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Shallow bowls or deep plates

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Project by JoeinDE posted 960 days ago 1112 views 0 times favorited 4 comments Add to Favorites Watch

I’ve been making a lot of kitchen items recently (cutting boards, spoons, napkin holders) and I decided that I wanted to try my hand at making some plates (or bowls). I had quite a bit of figured sappy cherry that I wanted to use for something and I decided that this would be a good use for it. Here’s the problem – I don’t own a lathe. So I had to figure out how to make bowls or plates without one. I was inspired by the lipped plates that my children (4 and 2 yrs old) sometimes use for messy things like pasta with red sauce. I decided to make five so that I could give them to my sister and her family (husband and three kids under 4). These pieces are either deep plates or shallow bowls – 4.5” radius, 3/4” deep.

I also don’t own a band saw so cutting the circles proved to be a challenge since the 1.25” thick cherry squares were too thick for me to cut a circle with my jigsaw. I cut square blanks out of the cherry boards and then turned those roughly into octagons on the table saw. Then I adapted my cross-cut sled so that I could run a screw up from the bottom that would go into a hole drilled in the center of the octagon. The screw was positioned so that it was 4.5” from the blade of my table saw, such that I could turn the work piece on the fixed central point with the table saw blade running and cut a circle. I’ve seen this technique used with bandsaws. Once I had the circles cut, then I had to figure out how to remove the wood from the interior. I decided to use my routers for this step.

Using a 1/2” mortising bit on my router table I positioned the fence 1/2” from the bit and put pins in the table to allow me to cut the interior circle – taking about 1/4” off each pass. To save time a ran all five through at 1/4”, then adjusted the bit height and repeated the process. Once the interior circles were cut, I then used my router planing sled to remove the remaining wood from the interior of the plate/bowls. I had a slip or three when routing that led my to doing some inlay on these pieces (creative design opportunities :-) ). One plate/bowl has no inlay, the other four have a different shape inlaid in ebony or cocobolo – trapezoid, circle, square and triangle.

I used scrapers for the smoothing on the inner surfaces and in doing so took out a few chucks by accident.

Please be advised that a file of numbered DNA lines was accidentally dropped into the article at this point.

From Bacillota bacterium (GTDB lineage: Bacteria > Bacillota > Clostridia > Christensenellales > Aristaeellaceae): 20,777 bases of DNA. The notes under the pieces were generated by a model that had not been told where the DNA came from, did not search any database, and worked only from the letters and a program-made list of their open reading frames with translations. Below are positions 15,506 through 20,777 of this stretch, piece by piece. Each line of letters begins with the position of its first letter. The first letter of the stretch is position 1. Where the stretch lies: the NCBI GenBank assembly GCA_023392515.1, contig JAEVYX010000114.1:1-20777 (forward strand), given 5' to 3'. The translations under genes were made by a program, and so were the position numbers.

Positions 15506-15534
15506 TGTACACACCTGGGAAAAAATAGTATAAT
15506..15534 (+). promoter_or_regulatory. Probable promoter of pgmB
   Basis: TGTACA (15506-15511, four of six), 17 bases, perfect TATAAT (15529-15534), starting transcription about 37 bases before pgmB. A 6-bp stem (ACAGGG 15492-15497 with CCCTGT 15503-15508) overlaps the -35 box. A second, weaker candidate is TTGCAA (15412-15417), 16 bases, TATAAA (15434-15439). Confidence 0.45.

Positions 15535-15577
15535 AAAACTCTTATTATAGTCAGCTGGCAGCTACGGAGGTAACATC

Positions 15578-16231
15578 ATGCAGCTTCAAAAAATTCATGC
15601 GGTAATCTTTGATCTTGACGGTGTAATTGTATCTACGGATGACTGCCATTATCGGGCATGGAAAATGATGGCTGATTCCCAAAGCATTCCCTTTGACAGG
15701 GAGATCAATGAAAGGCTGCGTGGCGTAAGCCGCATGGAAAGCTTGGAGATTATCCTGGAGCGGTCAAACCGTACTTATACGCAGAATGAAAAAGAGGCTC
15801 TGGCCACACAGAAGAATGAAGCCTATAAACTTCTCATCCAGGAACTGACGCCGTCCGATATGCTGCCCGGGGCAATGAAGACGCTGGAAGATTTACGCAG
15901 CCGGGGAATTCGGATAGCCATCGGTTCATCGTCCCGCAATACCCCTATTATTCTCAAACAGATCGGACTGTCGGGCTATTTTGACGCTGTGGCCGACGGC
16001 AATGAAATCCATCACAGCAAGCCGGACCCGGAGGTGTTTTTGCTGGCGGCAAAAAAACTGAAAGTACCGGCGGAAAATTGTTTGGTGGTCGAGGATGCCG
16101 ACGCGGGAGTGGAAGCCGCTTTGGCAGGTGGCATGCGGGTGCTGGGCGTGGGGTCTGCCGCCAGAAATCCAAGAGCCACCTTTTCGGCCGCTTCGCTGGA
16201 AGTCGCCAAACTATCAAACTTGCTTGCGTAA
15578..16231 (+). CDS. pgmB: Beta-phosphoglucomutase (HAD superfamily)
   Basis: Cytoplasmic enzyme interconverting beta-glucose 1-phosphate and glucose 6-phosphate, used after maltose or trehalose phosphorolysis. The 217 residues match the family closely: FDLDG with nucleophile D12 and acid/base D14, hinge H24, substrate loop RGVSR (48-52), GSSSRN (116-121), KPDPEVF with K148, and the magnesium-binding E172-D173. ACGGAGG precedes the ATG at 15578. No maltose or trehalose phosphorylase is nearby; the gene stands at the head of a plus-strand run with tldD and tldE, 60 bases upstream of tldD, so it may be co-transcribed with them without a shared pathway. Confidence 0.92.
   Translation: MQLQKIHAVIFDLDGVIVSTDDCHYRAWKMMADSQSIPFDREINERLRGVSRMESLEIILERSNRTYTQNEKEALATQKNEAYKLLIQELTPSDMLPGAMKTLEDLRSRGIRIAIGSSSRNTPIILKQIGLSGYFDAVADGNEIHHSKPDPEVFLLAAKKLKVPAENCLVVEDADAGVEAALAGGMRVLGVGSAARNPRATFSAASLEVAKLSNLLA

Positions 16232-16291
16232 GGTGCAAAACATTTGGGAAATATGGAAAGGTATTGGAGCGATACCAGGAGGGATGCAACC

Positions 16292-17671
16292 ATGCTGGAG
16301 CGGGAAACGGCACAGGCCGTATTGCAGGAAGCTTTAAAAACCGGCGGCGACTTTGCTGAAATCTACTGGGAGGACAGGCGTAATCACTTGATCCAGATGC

After some sanding and a bunch of mineral oil and rubbing and I had a set of plate/bowls for my sister and her family. As always comments and critiques are welcomed.

-- A bad craftsmen blames his cheap #$%ing tools





4 comments so far

View jjw5858's profile

jjw5858

1101 posts in 1187 days


#1 posted 960 days ago

Very cool, nice work on these! I love the rustic look. Thanks for the post and happy holidays!

-- "Make something you love tomorrow...and do it slowly" JLB

View LesB's profile

LesB

1056 posts in 2028 days


#2 posted 959 days ago

My wife finds platters like that very handy. I have made them up to 18” in diameter.I use my lathe but your method seems to work for you.
It does sound a bit hazardous to do the routing on a table. Have you considered adding a circle cutting base to your router? You could make your own. It could be used to true up the outside perimeter and make the first circle cut for the inside. Also using that you could use a cove bit to round the inside corner. If you need more specific information on this idea let me know.

-- Les B, Oregon

View SPalm's profile

SPalm

4703 posts in 2467 days


#3 posted 959 days ago

Nice. There are many ways to do this kind of routing. Your table saw and router table technique sounds fine to me, but I would have never thought of it and instead done as Les mentioned. But hey, the proof is in the pudding. They look cool.

Steve

-- -- I'm no rocket surgeon

View JoeinDE's profile

JoeinDE

355 posts in 1908 days


#4 posted 959 days ago

Les – Great idea! I built a circle cutting jig for my router after using the router table to cut the interior circle. The circle cutting jig could have been used to to cut both the initial circle out of the square blank and to cut the interior circle. If I make something like these again, I will definitely use the jig.

-- A bad craftsmen blames his cheap #$%ing tools

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